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Connecticut DCF Commissioner: No Need for Independent Ombudsman

Chion Wolf
DCF Commissioner Joette Katz.

The Commissioner of Connecticut’s Department of Children and Families said she doesn’t believe her office would benefit from the oversight of an outside ombudsman. 

DCF found itself in the headlines once again in recent months as a Groton toddler was found to be near starvation in the care of a relative with whom the department had placed him.

That case led to the suspension of two staff members and an internal investigation.

But in other cases, families who have had contact with the department have said they feel their concerns are not being heard.

DCF operates with an internal ombudsman who reports directly to commissioner Joette Katz.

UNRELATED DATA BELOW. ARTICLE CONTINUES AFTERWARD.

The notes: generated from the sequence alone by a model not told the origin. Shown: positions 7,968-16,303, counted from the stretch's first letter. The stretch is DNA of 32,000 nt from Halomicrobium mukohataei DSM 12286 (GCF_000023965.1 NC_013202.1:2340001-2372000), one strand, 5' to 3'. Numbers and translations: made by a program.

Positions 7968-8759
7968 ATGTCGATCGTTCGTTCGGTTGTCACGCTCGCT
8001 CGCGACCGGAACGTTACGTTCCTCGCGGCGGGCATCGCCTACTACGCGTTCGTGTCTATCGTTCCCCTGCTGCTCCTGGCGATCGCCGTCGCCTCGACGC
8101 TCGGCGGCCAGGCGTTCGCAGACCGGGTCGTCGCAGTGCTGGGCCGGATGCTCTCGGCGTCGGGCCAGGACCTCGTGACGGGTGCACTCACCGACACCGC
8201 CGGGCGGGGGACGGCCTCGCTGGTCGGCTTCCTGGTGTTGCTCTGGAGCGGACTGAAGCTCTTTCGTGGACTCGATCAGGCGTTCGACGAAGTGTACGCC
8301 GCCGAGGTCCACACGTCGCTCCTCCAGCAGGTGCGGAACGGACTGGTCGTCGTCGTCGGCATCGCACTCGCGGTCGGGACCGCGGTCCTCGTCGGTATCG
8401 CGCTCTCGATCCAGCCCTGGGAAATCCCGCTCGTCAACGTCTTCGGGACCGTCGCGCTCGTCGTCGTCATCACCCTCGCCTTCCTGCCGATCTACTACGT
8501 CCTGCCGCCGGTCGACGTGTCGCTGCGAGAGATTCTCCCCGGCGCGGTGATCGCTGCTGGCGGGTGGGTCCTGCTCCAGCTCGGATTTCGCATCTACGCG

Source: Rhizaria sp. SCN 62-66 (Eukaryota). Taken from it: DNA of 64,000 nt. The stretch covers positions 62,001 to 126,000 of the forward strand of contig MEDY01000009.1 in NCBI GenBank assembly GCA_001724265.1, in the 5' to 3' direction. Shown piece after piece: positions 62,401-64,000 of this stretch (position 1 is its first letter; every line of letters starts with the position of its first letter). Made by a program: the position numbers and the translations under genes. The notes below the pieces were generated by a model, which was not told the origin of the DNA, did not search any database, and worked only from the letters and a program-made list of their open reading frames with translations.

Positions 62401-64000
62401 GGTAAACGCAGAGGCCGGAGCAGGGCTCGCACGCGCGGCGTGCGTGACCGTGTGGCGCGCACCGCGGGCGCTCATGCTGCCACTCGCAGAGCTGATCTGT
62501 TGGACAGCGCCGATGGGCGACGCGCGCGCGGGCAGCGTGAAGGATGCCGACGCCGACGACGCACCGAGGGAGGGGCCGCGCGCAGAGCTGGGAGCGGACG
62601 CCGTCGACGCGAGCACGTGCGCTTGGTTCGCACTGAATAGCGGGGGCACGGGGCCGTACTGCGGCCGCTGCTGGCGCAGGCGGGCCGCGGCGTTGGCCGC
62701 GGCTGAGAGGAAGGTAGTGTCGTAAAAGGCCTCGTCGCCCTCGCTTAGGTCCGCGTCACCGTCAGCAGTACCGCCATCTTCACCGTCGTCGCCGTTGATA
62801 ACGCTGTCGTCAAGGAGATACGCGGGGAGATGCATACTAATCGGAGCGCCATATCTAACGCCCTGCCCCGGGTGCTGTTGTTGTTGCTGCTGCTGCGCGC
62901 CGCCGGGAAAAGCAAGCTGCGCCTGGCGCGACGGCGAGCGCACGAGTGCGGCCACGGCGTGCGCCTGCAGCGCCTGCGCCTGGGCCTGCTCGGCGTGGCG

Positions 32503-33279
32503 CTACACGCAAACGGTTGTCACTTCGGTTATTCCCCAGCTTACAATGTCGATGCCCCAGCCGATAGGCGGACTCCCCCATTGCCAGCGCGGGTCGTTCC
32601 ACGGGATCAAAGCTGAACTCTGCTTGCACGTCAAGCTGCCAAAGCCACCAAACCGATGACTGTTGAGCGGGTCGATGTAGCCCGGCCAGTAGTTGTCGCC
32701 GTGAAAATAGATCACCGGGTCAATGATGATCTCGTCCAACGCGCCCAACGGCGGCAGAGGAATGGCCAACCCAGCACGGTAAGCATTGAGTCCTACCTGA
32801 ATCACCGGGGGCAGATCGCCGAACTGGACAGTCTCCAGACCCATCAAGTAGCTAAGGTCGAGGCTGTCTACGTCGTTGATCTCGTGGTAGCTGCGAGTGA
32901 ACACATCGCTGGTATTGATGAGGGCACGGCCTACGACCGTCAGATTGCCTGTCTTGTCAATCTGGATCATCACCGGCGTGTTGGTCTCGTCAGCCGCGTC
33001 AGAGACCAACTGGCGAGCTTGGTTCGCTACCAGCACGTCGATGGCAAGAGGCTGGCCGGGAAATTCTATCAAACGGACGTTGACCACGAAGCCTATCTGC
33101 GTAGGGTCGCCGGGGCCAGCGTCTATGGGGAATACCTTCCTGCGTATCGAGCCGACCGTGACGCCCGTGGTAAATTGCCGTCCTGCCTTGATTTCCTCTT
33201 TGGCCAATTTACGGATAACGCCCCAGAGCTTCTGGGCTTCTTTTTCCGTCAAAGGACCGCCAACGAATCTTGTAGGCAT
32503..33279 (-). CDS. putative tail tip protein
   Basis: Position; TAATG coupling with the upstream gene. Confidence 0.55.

Speaking on WNPR’s Where We Live, Katz refuted the assertion of parents who say the ombudsman is non-responsive and disrespectful to them.

"When I hear that, I often then find out that they didn’t even try to contact the ombudsman’s office," she said. "I want to differentiate between not being responded to and not getting your way, because I think there’s a real difference there."

She’s faced calls in the past from Republican lawmakers for a change to an independent ombudsman – but Katz said she’s happy with the cooperation she’s getting.

"What I can tell you is when I have an ombudsman whom I work with closely in that office, they are available to me 24/7 and I use them 24/7," she told the show. "I’m not sure I’d get the same kind of response from an outside entity."

She also pointed to the input she gets from the Office of the Child Advocate.

Connecticut’s DCF has been under federal court oversight for almost 30 years. Katz said that in order to exit the oversight, the state will have to commit to more staffing for the department.

Harriet Jones is Managing Editor for Connecticut Public Radio, overseeing the coverage of daily stories from our busy newsroom.

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